Melatonin Improves Behavioral and Biochemical Outcomes in a Rotenone-Induced Rat Model of Parkinson's Disease.
J Environ Pathol Toxicol Oncol. 2018 ;37(2):139-150. PMID: 30055549
Md Zeeshan Rasheed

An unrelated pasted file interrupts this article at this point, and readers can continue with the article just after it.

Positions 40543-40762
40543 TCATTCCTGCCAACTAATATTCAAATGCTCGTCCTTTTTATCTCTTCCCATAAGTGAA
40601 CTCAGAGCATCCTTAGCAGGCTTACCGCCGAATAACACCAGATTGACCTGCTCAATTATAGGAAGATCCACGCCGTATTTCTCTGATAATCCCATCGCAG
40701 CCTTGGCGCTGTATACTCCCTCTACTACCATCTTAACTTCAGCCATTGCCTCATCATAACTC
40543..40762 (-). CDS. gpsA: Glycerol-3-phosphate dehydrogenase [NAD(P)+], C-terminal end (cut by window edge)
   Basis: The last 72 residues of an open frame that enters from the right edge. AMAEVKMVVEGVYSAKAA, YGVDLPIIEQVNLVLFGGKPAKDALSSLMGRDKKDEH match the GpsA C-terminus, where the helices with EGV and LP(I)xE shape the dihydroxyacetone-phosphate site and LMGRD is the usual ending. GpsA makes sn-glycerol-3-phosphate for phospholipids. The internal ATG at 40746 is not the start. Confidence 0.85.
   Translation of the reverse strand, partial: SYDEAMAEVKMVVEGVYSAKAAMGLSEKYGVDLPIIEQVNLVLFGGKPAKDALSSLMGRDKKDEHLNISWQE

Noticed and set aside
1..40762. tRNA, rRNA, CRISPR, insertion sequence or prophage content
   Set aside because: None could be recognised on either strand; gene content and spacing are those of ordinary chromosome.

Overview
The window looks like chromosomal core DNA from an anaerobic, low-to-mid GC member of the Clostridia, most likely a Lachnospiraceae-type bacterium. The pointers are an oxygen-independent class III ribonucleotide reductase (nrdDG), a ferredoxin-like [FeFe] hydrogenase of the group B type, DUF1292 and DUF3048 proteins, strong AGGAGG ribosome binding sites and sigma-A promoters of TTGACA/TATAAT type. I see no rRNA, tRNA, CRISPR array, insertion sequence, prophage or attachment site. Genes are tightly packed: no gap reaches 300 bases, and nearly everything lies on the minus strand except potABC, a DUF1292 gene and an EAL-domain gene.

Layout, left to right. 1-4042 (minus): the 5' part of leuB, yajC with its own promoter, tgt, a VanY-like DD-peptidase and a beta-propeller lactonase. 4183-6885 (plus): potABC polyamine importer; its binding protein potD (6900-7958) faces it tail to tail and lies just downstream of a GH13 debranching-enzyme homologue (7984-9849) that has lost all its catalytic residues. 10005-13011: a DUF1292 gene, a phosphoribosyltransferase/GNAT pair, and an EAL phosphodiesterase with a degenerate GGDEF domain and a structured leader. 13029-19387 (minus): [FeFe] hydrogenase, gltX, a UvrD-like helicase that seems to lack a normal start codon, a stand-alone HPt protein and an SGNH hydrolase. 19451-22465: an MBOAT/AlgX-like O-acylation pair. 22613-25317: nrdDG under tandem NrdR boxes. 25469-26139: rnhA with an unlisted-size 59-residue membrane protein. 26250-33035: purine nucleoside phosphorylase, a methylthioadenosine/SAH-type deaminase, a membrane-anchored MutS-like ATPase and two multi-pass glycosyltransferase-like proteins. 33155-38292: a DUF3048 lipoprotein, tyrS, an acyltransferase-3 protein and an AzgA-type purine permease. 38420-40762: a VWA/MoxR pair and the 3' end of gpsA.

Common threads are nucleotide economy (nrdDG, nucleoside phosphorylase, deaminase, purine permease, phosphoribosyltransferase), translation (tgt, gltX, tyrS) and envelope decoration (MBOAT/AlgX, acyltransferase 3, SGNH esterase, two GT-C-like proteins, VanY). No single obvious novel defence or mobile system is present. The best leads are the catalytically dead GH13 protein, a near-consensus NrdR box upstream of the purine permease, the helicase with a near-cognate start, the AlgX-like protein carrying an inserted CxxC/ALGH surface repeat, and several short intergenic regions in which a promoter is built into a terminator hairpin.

Parkinson's disease (PD) is the second most common neurodegenerative disease followed only by Alzheimer's disease and affects millions of people worldwide. Despite the plethora of preclinical and clinical studies, there is currently a paucity of therapeutic agents for PD that can promote neuroprotection. In addition, the therapeutic agents currently available only help with improvement of PD symptoms. Therefore, it is imperative to find new therapeutic avenues for PD patients to minimize the economic and social burden on the concerned families. Rotenone is a frequently used neurotoxin in developing a PD model to aid in understanding the mechanisms of neuronal death. In addition, several studies have investigated the effects of melatonin, a neurohormone that is neuroprotective in various neurological diseases due to its anti-apoptotic, anti-inflammatory, and anti-oxidative properties. Our study investigated the role of melatonin-induced tyrosine hydroxylase (TH) and sensory motor function in a rotenone rat model to determine whether melatonin had any positive effects. Our results revealed that melatonin improves motor function by upregulation of TH in striatum of the brain. In addition, melatonin inhibits the striatal degeneration as shown by histopathological analysis. Therefore, results from the current study provide evidence for melatonin as a promising candidate for effective future therapeutic strategies for PD.